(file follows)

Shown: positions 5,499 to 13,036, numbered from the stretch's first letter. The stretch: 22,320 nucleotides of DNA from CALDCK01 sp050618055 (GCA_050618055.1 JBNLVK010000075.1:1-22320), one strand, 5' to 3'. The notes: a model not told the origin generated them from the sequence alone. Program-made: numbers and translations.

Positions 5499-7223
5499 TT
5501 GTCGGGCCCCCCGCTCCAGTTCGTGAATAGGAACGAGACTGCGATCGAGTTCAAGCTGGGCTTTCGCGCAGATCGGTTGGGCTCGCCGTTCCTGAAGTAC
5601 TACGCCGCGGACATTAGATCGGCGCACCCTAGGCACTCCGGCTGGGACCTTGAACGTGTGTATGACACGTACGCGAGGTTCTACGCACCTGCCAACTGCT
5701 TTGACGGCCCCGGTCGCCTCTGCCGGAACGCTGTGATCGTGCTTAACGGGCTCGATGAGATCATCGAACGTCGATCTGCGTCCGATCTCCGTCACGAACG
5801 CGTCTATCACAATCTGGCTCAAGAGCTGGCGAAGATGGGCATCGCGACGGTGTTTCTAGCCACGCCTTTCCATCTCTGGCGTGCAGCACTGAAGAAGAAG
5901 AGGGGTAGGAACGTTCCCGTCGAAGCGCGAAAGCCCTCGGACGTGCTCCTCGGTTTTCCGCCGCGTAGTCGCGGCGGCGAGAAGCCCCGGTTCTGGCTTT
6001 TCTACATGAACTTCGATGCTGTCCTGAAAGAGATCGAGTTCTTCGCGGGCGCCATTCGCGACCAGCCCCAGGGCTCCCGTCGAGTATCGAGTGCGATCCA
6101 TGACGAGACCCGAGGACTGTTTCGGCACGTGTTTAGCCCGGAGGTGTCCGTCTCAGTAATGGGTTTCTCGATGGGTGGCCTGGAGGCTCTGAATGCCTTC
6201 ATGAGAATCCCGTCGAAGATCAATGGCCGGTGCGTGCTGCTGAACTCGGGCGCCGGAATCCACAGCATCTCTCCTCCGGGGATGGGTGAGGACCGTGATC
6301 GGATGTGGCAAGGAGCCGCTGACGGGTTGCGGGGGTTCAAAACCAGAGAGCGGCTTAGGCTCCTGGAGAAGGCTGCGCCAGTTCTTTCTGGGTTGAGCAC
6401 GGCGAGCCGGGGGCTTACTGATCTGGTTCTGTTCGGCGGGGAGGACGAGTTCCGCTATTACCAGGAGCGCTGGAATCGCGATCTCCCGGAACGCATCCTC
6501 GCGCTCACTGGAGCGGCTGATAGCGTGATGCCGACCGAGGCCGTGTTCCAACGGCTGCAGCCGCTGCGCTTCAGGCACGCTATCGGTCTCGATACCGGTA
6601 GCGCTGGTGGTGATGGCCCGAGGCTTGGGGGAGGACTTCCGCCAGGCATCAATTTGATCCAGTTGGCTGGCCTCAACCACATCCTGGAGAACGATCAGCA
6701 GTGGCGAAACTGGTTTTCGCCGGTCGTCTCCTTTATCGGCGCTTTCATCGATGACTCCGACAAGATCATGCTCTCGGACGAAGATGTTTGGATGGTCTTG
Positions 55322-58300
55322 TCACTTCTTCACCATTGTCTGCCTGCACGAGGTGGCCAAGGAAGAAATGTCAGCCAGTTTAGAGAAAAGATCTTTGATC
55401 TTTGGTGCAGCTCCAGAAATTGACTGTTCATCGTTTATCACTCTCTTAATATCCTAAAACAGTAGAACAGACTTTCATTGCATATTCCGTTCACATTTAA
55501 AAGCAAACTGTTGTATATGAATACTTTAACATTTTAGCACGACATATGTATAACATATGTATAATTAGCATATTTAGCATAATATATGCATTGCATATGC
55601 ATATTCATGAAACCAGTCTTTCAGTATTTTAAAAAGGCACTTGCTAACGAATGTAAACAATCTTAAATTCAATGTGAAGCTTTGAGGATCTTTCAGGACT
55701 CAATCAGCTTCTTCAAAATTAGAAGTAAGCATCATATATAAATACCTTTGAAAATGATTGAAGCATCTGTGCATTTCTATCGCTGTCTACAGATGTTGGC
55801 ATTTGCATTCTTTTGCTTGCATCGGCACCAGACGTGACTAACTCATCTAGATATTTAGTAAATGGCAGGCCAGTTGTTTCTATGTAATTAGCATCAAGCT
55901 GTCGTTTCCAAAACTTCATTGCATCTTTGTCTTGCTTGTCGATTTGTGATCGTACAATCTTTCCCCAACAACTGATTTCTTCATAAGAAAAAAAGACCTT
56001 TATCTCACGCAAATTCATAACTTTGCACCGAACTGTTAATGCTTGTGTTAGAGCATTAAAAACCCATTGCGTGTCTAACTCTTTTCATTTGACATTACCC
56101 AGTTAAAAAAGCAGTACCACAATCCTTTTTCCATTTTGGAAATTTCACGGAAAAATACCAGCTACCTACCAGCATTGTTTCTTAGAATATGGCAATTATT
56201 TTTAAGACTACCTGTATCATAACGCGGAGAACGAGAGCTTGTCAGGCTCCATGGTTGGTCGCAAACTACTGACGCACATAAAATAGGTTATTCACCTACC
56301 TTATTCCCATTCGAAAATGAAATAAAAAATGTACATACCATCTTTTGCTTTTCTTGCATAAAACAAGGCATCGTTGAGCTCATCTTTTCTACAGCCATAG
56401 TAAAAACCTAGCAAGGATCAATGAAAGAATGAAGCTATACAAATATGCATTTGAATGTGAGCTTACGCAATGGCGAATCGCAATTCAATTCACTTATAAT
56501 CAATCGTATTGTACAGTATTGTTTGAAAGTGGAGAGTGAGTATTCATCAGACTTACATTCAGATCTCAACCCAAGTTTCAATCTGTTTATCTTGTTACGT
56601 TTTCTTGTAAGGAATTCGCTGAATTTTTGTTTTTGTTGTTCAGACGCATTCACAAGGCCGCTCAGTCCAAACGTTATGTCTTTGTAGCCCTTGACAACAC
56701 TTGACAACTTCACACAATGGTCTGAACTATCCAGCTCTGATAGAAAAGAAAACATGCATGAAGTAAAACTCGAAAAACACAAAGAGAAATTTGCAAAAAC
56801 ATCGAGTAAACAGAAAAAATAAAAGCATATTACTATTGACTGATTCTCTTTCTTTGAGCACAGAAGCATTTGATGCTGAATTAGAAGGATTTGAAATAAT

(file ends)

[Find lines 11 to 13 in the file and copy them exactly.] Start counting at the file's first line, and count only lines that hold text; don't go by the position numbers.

6201 ATGAGAATCCCGTCGAAGATCAATGGCCGGTGCGTGCTGCTGAACTCGGGCGCCGGAATCCACAGCATCTCTCCTCCGGGGATGGGTGAGGACCGTGATC
6301 GGATGTGGCAAGGAGCCGCTGACGGGTTGCGGGGGTTCAAAACCAGAGAGCGGCTTAGGCTCCTGGAGAAGGCTGCGCCAGTTCTTTCTGGGTTGAGCAC
6401 GGCGAGCCGGGGGCTTACTGATCTGGTTCTGTTCGGCGGGGAGGACGAGTTCCGCTATTACCAGGAGCGCTGGAATCGCGATCTCCCGGAACGCATCCTC